By Allison Klein and Ovetta Wiggins
Washington Post Staff Writers
Saturday, April 29, 2006
ABC's prime-time drama "Commander in Chief," starring Geena Davis as the president, ignited an explosion of anger in Prince George's County yesterday as community leaders denounced an episode as offensive and racist for portraying the county as crime-ridden and in need of a federal takeover.
In the episode that aired Thursday night, called "Ties That Bind," Davis's character, Mackenzie Allen, watches a segment on the local news about civil unrest in Prince George's during a protest over the high homicide rate and a lack of police protection. She then goes to the Prince George's city of Hyattsville and gets out of her car in front of a restaurant advertising sweet potato pie, pork chops and chitlins.
After listening to people talk about slain loved ones and a lack of police, Allen sends 40 U.S. marshals into the county to quell the crime.
Peter A. Shapiro, a former County Council member who represented the Hyattsville area, said he was astounded as he watched the show.
"They took the largest, wealthiest black county and reduced it to a stereotype of a poor, dangerous black neighborhood," Shapiro said. "And the irony is the neighborhood isn't even a poor black neighborhood."
Shapiro lives in Hyattsville, a racially and ethnically diverse community of single-family homes, apartments, shopping centers, restaurants and a historic district with a small-town feel.
County Executive Jack B. Johnson (D) held a news conference yesterday with Hyattsville Mayor Bill Gardner, Rep. Steny H. Hoyer (D-Md.) and others to denounce the episode.
"When the president of the show gets out of a car and is in front of a restaurant that advertises chitlins and pork chops in today's America, what any right-thinking American knows is we are harking back to an age-old inability of this country to celebrate the leadership and achievement of African Americans and other diverse people in this country," said Johnson spokeswoman Sharon Taylor, quoting from Johnson's speech.
Johnson said he was writing a letter to ABC demanding a public apology. He also said he would invite the cast and crew on a tour of Prince George's to show them that there is more to the county than crime.
ABC Entertainment released a statement last night saying the show is fictional and the network apologizes for any offense. The statement said the show picked Prince George's because of its proximity to the District.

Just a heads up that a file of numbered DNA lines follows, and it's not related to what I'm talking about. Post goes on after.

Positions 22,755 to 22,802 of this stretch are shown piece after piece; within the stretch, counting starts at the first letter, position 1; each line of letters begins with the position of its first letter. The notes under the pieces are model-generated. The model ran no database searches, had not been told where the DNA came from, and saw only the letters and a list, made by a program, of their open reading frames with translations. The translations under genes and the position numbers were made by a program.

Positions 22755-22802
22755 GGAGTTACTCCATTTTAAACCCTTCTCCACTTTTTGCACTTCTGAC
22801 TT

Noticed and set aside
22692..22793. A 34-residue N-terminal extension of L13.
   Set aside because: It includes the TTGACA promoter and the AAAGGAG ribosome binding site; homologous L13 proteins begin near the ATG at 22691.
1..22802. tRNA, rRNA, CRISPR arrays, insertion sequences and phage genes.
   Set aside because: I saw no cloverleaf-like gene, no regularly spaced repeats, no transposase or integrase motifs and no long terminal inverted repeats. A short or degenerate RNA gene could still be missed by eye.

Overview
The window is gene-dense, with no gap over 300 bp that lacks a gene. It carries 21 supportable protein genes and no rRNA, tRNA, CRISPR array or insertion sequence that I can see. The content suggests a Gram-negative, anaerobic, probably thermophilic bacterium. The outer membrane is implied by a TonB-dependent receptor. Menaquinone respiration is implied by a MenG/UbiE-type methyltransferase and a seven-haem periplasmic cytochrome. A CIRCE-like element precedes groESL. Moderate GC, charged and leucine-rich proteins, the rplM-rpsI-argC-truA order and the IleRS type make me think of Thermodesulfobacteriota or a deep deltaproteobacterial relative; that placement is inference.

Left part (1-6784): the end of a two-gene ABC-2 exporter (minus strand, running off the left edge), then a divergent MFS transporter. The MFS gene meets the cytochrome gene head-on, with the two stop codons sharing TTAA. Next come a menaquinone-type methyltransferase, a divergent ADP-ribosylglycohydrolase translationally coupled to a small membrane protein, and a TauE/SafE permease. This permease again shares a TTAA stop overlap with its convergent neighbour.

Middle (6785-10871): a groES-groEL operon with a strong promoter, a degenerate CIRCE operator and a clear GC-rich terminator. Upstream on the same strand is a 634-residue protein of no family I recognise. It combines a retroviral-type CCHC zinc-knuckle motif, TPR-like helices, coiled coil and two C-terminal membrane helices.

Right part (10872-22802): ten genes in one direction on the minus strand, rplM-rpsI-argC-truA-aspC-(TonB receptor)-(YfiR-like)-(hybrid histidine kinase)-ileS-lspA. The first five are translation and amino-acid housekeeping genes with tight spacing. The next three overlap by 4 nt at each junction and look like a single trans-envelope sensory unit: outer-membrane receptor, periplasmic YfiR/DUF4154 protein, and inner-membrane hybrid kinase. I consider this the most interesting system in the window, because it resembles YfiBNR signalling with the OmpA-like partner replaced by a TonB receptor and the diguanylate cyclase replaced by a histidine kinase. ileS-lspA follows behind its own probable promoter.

"While we used the name of the community, and we researched crime statistics related to the area, we also embellished the reality to enhance the story. Our goal was to create a more compelling drama for our viewers, not to portray the actual community or its citizens, law enforcement, or civic leaders in a negative light," the statement said. "We apologize for any offense, and reiterate that the series, the storyline, and the episode are all entirely works of fiction and do not depict any real person or situation."
"Commander in Chief" opened to a large audience and mostly kind reviews in the fall but has seen viewership fall precipitously. It recently returned to ABC's prime-time lineup after a three-month hiatus, and ratings have remained low. Thursday night's episode was written by Alex Berger and Cynthia J. Cohen, according to an ABC news release. The show's executive producer is Dee Johnson.
Prince George's was a majority-white and partly rural county until African Americans began moving there in large numbers in the 1970s and '80s. By 1990, the county had become majority black and solidly suburban.
The county is the nation's most affluent majority-black county. But despite its progress over the past couple of decades, Prince George's has long been sensitive about its image and about being compared with more affluent majority-white suburbs such as Montgomery and Fairfax counties, which have less crime.
"It touched a lot of buttons -- all the issues around community, racial identity, ethnic identity," Shapiro said of the episode. "It threw gasoline on those fires at once."
Another of the show's insults, critics said, was its references to the county by its initials, P.G. Some residents argue that Prince George's should not be referred to by its initials because no other county is. A state senator once corrected basketball star Earvin "Magic" Johnson during a news conference when he called the county P.G.
"The people in this county know that when other people say it, it's meant as a put-down," Taylor said.
In one scene in the episode, the fictional governor of Maryland, Stan Preston, asks the president why she is paying so much attention to Prince George's. She responds: "We might as well start with the community with one of the fastest-growing crime rates in the country."
It was unclear whether she was referring to Prince George's as a whole or to Hyattsville. It was also not clear whether she meant violent crime, such as homicides and carjackings, or overall crime, which would include trespassing and littering.
Last year, overall crime was down 0.7 percent compared with the previous year, and violent crime was up 12.5 percent.
In 2005, the county logged its highest homicide total ever, 173. Also, carjackings were up 47 percent, and robberies increased by 24 percent.
This year, homicides have dropped. Last year at this time, there were 49 killings; this year there have been 34.
Hyattsville has had close to a 20 percent reduction in crime over the past decade, said the city's police chief, Douglas K. Holland. Last year, there were three homicides. There has been one this year.
Shapiro said television writers and producers have a right to do what they do. "But we have a right to be angry at their use of stereotypes," he said.
Staff writer John Maynard contributed to this report.